List of IllustrationsList of MapsAcknowledgementsIntroduction: Theatre and South African Public SpheresChapter 1 Commemorating and Contesting Emancipation: Pageants and other enactmentsChapter 2 Neocolonial theatre and the "African National Dramatic Movement"Chapter 3 (Anti-)Apartheid Theatre in the Shadow of SophiatownChapter 4 Advance and Retreat of the Afrikaner Ascendancy Chapter 5 Dramas of Black SolidarityChapter 6 Theatre as Testimony and Performance Against ApartheidChapter 7 Prospects and Retro-spects in Post-anti-apartheid Theatre Chapter 8 The Constitution of South African Theatre at the Present TimeAbbreviations and Glossary Abbreviations, key terms from South Africa's indigenous languages; and distinctive South African variants of English words and phrasesNotesReferencesIndex

Recenzii

[Loren Kruger's] detailed discussions of colonial-era pageants, the theatre of Afrikaner nationalism and Black Consciousness, as well as the diverse experiments of contemporary dramatists responding to HIV-AIDS, gender violence, state corruption, and the massacre of miners at Marikana, make A Century of South African Theatre essential reading. Going beyond the local, Kruger insightfully places South African theatre within a transnational frame, tracing influences ranging from the European avant-garde to African American popular stage shows.
Kruger performs the impossible. Her book provides a panoptic view of a sprawling, unwieldy and fascinating subject but there are no short cuts or bland generalisations. Instead, she moves astutely across the shifting terrain and multiple maps of theatre in South Africa, marking the tensions and contradictions of overlapping languages, cultures and authorities...Certainly, in its compelling and erudite coverage of a difficult theatrical century this is a volume not to be missed.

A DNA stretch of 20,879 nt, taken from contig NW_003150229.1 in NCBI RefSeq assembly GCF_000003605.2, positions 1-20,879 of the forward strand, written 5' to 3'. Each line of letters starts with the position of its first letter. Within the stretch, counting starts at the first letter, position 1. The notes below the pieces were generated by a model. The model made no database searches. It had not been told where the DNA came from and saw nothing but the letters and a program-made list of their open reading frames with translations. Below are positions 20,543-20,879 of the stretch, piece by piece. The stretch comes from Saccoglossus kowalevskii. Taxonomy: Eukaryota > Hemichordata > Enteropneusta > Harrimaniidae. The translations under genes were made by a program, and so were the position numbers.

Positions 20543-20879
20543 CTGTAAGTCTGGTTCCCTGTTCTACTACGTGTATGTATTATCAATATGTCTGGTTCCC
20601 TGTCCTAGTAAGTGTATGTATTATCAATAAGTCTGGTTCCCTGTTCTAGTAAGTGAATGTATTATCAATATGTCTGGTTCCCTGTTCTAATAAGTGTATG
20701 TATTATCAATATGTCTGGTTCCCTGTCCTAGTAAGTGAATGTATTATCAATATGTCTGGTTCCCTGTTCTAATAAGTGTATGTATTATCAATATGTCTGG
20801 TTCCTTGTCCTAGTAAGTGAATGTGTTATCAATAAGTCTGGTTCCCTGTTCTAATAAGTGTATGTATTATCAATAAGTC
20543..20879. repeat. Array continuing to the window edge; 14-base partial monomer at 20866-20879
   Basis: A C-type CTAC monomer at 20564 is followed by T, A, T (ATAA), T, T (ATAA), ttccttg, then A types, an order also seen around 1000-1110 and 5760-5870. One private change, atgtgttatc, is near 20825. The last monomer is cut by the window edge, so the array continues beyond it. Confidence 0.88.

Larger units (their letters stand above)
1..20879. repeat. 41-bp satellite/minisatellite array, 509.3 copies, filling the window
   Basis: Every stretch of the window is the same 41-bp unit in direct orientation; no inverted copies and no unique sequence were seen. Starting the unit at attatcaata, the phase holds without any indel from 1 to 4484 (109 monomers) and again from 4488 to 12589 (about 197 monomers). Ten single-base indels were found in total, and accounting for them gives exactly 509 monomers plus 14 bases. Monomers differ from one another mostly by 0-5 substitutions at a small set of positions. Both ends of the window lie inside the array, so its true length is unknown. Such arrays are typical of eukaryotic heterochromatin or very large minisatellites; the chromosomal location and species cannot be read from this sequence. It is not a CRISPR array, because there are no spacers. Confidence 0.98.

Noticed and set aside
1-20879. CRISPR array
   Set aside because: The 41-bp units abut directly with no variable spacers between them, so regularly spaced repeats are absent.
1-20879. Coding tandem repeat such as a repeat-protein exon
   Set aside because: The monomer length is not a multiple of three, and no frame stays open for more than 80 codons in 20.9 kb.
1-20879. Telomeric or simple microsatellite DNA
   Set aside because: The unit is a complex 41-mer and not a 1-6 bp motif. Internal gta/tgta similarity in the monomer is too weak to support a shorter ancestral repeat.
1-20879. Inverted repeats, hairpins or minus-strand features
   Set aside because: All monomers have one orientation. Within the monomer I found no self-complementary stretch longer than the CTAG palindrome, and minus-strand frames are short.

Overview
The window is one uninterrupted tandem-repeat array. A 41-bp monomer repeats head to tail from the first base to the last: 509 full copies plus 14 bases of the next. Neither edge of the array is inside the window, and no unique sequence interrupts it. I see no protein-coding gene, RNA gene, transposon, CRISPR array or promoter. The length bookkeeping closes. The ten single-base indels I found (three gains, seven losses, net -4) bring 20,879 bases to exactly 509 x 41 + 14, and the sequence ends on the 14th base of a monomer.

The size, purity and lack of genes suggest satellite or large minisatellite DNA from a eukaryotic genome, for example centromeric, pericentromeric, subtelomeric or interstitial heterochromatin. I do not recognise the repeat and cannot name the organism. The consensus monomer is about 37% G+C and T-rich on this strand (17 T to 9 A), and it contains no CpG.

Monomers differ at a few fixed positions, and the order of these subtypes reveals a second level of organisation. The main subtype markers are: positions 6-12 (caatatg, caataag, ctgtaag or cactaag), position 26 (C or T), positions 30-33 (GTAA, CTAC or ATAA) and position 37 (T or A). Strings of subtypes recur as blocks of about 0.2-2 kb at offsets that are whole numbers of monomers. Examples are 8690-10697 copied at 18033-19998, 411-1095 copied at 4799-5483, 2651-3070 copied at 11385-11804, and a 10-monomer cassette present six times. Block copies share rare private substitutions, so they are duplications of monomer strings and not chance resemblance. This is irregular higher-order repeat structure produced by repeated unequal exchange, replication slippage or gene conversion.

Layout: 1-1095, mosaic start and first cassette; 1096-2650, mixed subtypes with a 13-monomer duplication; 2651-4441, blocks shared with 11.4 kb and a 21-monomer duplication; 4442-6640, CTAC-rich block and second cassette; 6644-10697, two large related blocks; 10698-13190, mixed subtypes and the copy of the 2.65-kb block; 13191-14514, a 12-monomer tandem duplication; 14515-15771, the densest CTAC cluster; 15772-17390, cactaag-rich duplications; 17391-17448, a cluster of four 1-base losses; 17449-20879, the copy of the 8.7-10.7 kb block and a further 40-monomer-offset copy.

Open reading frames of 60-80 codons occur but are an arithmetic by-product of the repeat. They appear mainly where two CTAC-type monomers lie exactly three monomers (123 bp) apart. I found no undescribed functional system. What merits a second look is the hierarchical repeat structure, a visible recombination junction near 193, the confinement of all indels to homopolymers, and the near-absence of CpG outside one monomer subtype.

This book has done justice to the history of South African theatre and more specifically the history of performance and playwriting by African and women theatre makers. While Kruger gives the colonial/apartheid theatre its place and context in history, she deliberately foregrounds the subaltern. As an analyst, Kruger is privileged to have a working knowledge of isiZulu, which she uses to her advantage to view plays, collect data and make informed opinions on African performances. She straddles both the insider and outsider positions making her historical account balanced. This book is an excellent resource for all drama/theatre/performance departments offering an academic major in (South) African theatre or any cultural analyst with an interest in theatre studies.
Loren Kruger has made an enormous contribution to the scholarly study of South African theatre, not only in reflecting us to ourselves, but also in placing us within the context of a world theatre. She repeatedly reveals her mastery of the rigorous tools of analysis in tracking and mining rich seams of cultural activity which she is able to filter into potent, tightly packed categories.
The views as expressed in this book should undoubtedly be taken seriously in any (re)evaluation of the role played by theatre and performance over the course of the past 100 years.